Making the Shift from “Social Skills” to “Social Competencies”

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What are social competencies for adolescents and young adults?

According to a 2016 study by Cara E. Pugliese and colleagues, real-world executive functional skills related to communication, socialization, and daily living skills are important to adaptive behavior outcomes. The study concluded that it is important to target these adaptive skills and the executive functioning skills that contribute to them in individuals with a diagnosis of Autism Spectrum Disorders (ASD), in order to improve outcome. 

So, what does that mean for us therapists that are currently targeting “social skills?” It means, that we have to make a shift from “teaching social skills,” a concept that is thought of as a lesson-based format that needs to be “mastered” into “teaching toward social competencies,” which can be considered a complex and dynamic system of learning. As Michelle Garcia Winner, MA, CCC-SLP and Pamela Crooke, PhD, CCC-SLP word it, we need to rephrase this concept and allow ourselves to change our perspective into focusing more on “social learning to increase social competencies.” Here are my 3 lessons that I use to target social understanding, adaptive problem-solving, and social output. 

1. Critical thinking

Critical thinking means to analyze facts in order to form a judgement. Using critical thinking involves looking at situations objectively and making logical and informed decisions about those situations and the outcomes. Specifically, critical thinking tasks can involve looking at a variety of situations and identifying multiple causes, what someone might be thinking, describing a problem, and solving absurdities. One of my favorite ways to work on critical thinking and these specific tasks is through  my critical thinking digital task cards. This resources targets these 4 areas and can be accessed by clicking on the image below. 

2. Perspective-taking

Perspective-taking refers to a person’s ability to consider a situation from a different point of view. It requires a person to put themselves in another’s position in order to imagine what they might feel, what they might think, and how they might act in that particular situation. We can work on these skills with our students and clients by having them identify what different hypothetical characters might think, feel, and do in a variety of situations. My multiple character perspectives digital task cards targets 3 different character’s perspectives in a variety of situations. This resource can be accessed by clicking on the image below.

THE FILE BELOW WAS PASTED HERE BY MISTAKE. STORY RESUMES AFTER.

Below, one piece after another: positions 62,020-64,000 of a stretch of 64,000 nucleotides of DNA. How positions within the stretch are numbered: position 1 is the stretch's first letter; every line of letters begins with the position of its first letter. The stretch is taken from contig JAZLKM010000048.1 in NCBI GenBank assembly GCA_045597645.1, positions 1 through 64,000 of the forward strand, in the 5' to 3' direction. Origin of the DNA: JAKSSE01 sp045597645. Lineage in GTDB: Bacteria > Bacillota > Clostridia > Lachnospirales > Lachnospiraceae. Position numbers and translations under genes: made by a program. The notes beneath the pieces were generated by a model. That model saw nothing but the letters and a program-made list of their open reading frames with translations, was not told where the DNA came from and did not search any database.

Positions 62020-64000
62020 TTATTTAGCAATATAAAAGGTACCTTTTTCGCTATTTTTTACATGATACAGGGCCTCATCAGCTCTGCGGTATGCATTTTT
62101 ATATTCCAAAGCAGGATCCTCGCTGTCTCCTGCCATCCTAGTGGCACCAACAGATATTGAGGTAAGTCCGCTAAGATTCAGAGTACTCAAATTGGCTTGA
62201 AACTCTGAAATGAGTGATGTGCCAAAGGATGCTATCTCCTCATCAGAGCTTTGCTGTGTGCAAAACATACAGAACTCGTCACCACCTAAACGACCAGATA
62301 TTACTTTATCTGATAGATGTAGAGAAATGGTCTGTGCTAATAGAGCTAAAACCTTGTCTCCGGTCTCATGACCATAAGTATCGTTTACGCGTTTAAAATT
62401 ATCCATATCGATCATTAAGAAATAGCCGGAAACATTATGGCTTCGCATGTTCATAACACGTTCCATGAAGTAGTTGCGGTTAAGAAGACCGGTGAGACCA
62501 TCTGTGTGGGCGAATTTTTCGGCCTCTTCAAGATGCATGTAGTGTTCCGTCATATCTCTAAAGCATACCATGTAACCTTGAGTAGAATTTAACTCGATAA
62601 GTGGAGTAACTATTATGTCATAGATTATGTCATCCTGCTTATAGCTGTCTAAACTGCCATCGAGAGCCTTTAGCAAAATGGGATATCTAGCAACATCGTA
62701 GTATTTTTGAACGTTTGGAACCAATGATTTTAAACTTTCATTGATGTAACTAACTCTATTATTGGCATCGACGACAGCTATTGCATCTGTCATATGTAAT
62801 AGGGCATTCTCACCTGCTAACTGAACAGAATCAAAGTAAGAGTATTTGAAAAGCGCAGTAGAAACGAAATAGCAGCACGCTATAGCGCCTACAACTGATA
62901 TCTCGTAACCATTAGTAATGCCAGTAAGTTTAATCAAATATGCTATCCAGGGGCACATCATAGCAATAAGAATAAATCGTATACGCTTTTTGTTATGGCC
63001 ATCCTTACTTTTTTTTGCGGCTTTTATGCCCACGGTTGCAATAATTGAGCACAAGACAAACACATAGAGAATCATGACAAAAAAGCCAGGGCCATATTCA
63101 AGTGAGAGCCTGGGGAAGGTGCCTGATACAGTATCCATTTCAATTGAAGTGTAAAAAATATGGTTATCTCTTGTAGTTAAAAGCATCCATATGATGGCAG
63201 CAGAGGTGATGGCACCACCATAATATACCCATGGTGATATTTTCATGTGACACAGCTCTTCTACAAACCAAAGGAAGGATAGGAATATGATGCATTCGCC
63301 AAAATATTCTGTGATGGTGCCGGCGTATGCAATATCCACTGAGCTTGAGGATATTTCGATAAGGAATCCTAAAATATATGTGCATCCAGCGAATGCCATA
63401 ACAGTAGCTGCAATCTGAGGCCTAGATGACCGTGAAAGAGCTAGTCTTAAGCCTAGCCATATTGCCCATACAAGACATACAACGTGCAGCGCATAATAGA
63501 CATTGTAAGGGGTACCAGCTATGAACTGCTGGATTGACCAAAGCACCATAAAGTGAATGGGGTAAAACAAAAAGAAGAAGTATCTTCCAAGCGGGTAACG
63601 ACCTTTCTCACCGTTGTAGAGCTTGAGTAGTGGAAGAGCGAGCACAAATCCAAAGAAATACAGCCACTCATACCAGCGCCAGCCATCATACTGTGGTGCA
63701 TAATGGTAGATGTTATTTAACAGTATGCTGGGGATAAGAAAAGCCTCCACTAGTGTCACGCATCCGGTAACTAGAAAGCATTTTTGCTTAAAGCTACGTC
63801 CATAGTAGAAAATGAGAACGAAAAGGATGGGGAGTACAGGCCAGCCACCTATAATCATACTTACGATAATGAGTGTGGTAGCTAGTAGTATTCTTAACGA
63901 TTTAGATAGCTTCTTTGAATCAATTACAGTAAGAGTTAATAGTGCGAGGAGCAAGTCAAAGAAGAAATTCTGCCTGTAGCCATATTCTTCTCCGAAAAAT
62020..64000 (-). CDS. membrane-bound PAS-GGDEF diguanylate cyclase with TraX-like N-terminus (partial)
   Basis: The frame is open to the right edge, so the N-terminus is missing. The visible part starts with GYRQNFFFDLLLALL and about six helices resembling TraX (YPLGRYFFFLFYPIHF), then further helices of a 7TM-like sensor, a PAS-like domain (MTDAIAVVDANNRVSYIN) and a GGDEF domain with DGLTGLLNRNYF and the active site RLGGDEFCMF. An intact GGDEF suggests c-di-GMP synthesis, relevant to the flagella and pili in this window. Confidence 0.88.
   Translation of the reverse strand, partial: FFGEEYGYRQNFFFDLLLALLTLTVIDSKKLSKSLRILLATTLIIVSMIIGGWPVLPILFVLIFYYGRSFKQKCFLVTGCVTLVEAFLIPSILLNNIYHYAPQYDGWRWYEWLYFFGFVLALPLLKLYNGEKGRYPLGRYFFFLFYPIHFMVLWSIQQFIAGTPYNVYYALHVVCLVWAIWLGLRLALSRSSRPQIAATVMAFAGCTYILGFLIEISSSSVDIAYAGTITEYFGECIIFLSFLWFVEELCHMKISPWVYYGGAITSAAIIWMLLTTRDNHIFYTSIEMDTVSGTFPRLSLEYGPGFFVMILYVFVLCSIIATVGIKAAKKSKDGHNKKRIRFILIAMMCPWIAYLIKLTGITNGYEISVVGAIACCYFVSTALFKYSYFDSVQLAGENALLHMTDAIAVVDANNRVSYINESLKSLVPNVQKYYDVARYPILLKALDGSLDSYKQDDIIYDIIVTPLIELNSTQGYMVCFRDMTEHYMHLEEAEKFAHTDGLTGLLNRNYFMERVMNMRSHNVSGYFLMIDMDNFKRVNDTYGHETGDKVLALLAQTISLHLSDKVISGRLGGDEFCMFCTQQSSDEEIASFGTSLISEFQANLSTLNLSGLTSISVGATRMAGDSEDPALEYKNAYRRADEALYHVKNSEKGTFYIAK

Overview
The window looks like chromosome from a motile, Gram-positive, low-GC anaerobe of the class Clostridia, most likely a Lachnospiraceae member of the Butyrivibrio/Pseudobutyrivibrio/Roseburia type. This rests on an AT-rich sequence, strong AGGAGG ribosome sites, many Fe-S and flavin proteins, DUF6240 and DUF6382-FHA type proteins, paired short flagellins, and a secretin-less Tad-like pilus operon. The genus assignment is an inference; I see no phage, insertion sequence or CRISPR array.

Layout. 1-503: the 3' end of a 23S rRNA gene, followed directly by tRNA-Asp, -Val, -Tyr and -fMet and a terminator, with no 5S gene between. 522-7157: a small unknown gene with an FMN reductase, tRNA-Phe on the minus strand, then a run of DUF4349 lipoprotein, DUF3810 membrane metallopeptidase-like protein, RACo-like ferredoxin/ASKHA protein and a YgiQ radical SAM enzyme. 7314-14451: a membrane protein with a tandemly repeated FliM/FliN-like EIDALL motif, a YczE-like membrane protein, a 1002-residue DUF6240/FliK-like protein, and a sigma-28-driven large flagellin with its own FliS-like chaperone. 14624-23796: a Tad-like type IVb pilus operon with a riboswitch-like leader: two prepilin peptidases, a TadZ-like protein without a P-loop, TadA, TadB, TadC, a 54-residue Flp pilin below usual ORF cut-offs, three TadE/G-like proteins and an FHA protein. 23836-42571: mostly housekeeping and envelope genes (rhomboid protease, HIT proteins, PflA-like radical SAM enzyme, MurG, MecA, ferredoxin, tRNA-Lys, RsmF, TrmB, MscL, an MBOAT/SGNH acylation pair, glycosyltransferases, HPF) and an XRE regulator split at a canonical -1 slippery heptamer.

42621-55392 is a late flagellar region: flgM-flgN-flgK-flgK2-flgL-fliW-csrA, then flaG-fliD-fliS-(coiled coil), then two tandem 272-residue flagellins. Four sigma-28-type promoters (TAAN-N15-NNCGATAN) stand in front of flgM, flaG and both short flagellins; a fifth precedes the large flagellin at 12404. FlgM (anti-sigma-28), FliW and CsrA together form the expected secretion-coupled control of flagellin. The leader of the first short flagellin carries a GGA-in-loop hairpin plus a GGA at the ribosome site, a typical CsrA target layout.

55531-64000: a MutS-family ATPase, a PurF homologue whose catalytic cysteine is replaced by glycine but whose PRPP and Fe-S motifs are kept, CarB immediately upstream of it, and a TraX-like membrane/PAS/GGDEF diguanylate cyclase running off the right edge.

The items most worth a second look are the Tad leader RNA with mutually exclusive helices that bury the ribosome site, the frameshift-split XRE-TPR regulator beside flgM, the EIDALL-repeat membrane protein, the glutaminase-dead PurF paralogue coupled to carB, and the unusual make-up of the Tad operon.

Another resource I use to target perspective-taking is my perspective-taking and corresponding emotions digital task cards. This can be accessed by clicking on the image below. 

3. Problem-solve for more smooth social communication

By all means, we can all use more practice in being exposed to a variety of hypothetical problems and ways that we can verbalize appropriate solutions to these challenging problems that we may face throughout our day. As a therapist, we can help our students and clients prepare for specific problems they may encounter at home, in the community, or at school by exposing them to these hypothetical problems, and giving them tools to be successful in solving these specific situations at home, at school, and in the community. Undeniably, there are SO many great activities designed to work on problem-solving, but I love presenting these to my students and older clients with real-life images and leveled tasks that include a multiple-choice format and an open response text box. Click on the image below to check out my problem solving bundle. 

Remember, we have to start shifting our thinking from teaching “social skills” into “teaching toward social competencies.” What else would you add to this list? I would love to hear from you in the comments below.  

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